Language and Communication Access
The ability to communicate is important in providing and receiving health care. Segments of the population who seek health care services experience challenges in their ability to communicate with caregivers. Some patients are deaf or hard of hearing, others may have limited English proficiency and still others may have challenges with health literacy. Health literacy is the ability of patients to understand basic health information so they can make decisions about their care. Health literacy, patient safety, and informed consent, as well as customer service, all contribute to the importance of being able to communicate to ensure a positive health care experience for all people.
There are several pieces of legislation that help organizations meet the communication needs of people. The American Disabilities Act provides guidance on providing sign language interpreters for deaf & hard of hearing individuals. Title VI of the Civil Rights Act of 1964 states that “No person in the United States shall, on ground of race, color, or national origin, be excluded from participation in, be denied the benefits of, or be subjected to discrimination under any program or activity receiving Federal financial assistance.” The goal is to provide trained interpreters to facilitate communication between providers and patients and their families. Interpretation can be provided in a variety of formats, face to face, telephone and video.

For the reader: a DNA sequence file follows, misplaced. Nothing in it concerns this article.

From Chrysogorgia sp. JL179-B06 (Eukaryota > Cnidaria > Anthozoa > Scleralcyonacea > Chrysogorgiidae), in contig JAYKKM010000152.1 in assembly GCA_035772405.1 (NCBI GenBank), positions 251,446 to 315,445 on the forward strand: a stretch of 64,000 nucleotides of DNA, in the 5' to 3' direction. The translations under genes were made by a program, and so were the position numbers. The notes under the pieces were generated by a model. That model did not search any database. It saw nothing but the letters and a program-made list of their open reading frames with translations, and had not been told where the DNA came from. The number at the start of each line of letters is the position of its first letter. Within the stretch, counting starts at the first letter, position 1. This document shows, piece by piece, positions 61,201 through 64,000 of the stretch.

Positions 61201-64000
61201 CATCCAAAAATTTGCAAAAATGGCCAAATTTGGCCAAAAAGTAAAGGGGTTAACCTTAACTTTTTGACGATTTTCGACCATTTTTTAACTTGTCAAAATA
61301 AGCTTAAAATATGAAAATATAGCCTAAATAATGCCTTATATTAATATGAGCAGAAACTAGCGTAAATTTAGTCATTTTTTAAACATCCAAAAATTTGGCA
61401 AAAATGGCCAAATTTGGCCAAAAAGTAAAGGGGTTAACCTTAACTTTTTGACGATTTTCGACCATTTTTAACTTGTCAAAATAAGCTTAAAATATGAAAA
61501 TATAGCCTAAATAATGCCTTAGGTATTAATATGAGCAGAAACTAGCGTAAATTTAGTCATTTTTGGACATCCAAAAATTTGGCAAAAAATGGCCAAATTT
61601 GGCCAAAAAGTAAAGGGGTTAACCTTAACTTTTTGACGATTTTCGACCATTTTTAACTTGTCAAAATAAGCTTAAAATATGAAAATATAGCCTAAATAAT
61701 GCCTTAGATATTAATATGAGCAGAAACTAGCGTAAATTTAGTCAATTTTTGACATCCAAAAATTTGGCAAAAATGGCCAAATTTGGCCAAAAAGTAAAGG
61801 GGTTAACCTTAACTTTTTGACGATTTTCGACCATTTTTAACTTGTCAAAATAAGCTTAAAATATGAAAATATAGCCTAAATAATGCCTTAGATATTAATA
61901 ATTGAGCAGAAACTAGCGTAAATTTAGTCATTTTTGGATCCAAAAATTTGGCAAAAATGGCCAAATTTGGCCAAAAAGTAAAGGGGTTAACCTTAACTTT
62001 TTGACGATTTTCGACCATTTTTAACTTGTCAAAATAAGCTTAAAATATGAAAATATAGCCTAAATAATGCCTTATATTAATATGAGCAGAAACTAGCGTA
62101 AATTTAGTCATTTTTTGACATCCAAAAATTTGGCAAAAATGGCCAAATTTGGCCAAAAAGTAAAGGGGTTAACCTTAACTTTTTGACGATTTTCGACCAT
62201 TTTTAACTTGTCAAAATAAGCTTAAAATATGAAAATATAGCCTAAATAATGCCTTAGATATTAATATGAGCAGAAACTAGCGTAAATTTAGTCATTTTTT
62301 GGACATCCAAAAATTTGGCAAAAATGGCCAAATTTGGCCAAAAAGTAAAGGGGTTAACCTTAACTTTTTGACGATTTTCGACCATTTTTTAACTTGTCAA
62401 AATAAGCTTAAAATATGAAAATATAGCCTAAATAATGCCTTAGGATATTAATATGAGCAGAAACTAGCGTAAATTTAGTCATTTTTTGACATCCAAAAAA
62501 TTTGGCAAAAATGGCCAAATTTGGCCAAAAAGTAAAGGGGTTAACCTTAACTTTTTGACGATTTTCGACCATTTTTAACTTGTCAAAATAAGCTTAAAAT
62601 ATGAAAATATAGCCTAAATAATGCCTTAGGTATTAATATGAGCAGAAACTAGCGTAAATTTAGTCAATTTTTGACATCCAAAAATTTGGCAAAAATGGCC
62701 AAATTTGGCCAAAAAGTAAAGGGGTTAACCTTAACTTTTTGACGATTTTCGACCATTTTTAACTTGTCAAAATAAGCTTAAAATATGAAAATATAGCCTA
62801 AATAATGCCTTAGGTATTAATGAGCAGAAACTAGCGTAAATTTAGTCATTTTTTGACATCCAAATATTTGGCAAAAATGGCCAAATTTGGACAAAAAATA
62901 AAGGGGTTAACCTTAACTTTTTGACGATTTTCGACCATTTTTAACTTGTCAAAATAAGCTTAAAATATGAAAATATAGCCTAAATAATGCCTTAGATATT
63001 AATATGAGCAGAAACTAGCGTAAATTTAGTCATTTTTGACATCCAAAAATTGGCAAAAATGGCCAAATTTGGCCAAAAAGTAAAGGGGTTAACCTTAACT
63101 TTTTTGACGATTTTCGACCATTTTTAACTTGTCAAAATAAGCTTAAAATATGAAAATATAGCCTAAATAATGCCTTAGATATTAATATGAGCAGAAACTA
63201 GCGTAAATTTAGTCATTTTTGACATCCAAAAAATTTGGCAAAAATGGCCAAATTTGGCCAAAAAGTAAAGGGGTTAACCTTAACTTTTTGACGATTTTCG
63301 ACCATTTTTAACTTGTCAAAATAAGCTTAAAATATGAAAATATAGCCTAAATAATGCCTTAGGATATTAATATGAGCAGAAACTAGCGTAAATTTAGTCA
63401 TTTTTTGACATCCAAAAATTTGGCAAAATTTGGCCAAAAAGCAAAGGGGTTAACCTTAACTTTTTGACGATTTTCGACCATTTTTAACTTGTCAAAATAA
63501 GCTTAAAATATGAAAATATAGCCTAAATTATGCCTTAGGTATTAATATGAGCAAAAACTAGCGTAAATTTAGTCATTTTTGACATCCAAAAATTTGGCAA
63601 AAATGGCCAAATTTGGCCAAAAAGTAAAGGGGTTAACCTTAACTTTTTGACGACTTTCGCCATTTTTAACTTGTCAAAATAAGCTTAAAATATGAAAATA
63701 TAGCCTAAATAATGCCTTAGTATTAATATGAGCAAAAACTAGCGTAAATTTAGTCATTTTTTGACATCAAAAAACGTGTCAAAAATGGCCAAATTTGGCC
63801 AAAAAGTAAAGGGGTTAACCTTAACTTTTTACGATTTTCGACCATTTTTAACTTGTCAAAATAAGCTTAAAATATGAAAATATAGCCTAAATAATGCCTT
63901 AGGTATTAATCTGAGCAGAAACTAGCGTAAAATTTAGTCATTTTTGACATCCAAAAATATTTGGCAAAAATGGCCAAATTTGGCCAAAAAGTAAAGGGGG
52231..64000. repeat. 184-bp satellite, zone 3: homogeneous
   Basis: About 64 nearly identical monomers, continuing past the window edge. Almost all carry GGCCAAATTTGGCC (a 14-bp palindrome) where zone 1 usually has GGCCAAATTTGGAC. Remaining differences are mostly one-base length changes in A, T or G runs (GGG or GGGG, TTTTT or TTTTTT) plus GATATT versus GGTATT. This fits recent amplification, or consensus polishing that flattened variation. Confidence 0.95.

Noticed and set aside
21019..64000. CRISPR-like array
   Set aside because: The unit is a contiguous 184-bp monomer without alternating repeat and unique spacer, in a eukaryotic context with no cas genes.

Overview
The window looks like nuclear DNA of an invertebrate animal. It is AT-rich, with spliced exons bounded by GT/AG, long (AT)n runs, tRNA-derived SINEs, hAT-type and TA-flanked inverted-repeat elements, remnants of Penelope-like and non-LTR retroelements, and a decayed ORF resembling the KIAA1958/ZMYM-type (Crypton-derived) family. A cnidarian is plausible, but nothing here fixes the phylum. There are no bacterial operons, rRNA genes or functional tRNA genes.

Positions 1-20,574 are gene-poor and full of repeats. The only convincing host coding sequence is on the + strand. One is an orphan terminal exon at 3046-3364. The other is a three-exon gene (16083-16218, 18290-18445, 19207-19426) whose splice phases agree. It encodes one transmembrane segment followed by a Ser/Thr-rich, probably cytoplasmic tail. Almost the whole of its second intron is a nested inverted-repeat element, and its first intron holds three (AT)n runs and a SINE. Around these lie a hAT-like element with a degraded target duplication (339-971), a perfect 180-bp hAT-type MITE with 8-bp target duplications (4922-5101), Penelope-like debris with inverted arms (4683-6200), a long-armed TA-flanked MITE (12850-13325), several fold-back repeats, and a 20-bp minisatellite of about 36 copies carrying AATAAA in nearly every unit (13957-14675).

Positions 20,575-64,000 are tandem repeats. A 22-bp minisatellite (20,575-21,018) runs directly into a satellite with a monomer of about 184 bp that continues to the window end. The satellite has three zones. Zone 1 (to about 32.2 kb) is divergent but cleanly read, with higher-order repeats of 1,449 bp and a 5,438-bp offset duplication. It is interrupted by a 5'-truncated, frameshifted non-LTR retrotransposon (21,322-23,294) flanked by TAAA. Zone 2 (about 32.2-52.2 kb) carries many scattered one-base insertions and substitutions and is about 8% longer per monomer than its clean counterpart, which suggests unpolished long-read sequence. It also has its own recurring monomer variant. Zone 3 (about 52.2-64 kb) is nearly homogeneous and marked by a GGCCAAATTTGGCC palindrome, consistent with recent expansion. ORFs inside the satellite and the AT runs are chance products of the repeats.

Click Here for Language and Communication Access PDF
Develop a Communication Access Plan and use it to determine what information should be translated into languages commonly found in your community.
Post signs in public places that inform people of the availability of interpreters at no cost to patients.
Adopt policies that require trained interpreters.
Assess your patients for health literacy.
Resources & Links
USDHHS, Office of Civil Rights
Northeast Deaf & Hard of Hearing
Granite State Independent Living
CDC Gateway to Health Communication
Southern NH AHEC Interpretation Training Programs
Language Assistance Planning and Self-Assessment Tool
Olson, A. M., & Swabey, L. (2017). Communication access for deaf people in healthcare settings: Understanding the work of American Sign Language interpreters. Journal for Healthcare Quality, 39(4), 191-199.
Schwei, R. J., Del Pozo, S., Agger-Gupta, N., Alvarado-Little, W., Bagchi, A., Chen, A. H., … & Jacobs, E. A. (2016). Changes in research on language barriers in health care since 2003: a cross-sectional review study. International journal of nursing studies, 54, 36-44.
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